Paris: Orange SA Chief Executive Officer Stephane Richard will have to resign if he’s convicted next week on decade-old allegations of fraud, a top finance ministry official said.
A Paris court will decide on July 9 whether Richard helped businessman Bernard Tapie cheat the government out of about 403 million euros (Dh1.66 billion, $455 million) in 2008, when he was chief of staff to then Finance Minister Christine Lagarde. He faces as much as 18 months in prison.
Finance Minister Bruno Le Maire said last year that Richard must step down if convicted. The French official confirmed this policy on Saturday in a briefing with reporters at a conference in Aix-en-Provence, in southern France, asking not to be named.
Richard has seen Orange through a competitive assault by a low-cost challenger and a bruising price war during his nine-year tenure. The 57-year-old executive is also credited with calming labour unrest following a wave of employee suicides. Orange shares have risen 22 per cent in the past five years while the wider European sector declined, with the Stoxx 600 telecommunications index falling 19 per cent.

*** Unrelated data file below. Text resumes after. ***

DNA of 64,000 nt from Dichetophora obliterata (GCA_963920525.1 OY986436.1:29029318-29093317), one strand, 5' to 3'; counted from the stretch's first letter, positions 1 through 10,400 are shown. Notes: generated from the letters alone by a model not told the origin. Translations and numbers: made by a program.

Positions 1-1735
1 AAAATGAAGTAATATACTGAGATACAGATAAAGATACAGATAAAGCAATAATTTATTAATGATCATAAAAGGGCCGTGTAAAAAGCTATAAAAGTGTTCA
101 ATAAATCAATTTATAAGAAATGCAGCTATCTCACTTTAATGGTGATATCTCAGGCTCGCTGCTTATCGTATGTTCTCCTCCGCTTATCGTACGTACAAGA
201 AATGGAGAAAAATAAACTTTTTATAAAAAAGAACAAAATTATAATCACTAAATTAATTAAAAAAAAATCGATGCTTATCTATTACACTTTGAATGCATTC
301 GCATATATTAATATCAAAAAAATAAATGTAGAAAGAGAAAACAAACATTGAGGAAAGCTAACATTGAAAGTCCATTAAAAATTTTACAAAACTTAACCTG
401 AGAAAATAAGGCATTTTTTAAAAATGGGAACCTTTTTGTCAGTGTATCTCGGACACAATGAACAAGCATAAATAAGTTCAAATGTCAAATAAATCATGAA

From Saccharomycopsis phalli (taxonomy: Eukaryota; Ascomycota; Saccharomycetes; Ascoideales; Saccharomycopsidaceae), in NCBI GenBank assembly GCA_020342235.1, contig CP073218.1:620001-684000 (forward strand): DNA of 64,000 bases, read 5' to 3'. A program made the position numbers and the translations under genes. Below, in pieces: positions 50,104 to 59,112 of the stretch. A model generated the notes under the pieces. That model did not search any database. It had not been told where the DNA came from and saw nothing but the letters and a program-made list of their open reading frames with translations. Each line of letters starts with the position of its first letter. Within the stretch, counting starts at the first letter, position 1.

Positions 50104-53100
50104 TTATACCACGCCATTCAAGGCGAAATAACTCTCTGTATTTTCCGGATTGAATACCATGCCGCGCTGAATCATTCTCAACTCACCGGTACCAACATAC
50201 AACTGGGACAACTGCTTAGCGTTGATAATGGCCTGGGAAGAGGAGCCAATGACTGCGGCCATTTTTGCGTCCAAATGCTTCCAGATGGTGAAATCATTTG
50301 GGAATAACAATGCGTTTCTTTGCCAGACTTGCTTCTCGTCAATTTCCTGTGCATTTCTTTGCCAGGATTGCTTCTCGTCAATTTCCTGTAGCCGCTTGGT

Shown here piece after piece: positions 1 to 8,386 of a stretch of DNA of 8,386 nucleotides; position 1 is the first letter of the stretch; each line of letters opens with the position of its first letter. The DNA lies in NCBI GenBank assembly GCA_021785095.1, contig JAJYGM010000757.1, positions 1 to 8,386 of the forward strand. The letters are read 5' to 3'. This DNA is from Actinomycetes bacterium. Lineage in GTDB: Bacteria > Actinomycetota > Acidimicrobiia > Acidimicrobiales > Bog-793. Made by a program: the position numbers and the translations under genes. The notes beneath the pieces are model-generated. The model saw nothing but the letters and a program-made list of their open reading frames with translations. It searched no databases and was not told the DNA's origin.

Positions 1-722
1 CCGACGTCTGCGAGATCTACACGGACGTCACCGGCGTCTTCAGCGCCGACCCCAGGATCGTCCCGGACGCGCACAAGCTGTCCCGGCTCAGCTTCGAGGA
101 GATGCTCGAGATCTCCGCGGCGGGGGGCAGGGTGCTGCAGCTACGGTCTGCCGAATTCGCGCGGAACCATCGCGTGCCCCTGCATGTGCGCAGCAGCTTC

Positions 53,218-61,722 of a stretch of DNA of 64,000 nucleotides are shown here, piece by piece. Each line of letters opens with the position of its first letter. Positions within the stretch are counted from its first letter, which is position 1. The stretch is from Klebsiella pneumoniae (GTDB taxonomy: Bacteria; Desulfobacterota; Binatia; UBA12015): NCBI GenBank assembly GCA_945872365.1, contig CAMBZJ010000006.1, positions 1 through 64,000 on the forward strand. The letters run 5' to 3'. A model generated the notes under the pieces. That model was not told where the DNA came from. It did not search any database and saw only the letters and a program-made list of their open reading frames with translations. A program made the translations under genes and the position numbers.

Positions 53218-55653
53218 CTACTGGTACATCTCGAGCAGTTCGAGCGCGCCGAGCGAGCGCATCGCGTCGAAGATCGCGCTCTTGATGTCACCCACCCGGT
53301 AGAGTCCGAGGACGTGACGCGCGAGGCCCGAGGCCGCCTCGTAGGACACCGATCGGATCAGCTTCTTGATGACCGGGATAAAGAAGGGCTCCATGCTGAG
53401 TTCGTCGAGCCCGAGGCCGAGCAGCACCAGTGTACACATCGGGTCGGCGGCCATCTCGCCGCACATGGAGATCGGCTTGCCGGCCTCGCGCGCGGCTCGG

The trial has been a distraction for the company, which faces a slowdown in earnings growth this year as it gears up to spend billions of euros on faster 5G wireless networks. The board decided not to appoint an interim CEO during the trial, saying in December that deputy CEOs Ramon Fernandez and Gervais Pellissier had the “same powers” as their boss.
Richard’s lawyer has called the accusations against his client baseless and said he was eager to clear his name. A spokesman for Richard declined to comment ahead of Tuesday’s ruling.
The French state and publicly funded bank Bpifrance Participations own around 23 per cent of Orange. The CEO told BFM TV in May he would appeal a guilty verdict, but wouldn’t fight to keep his job.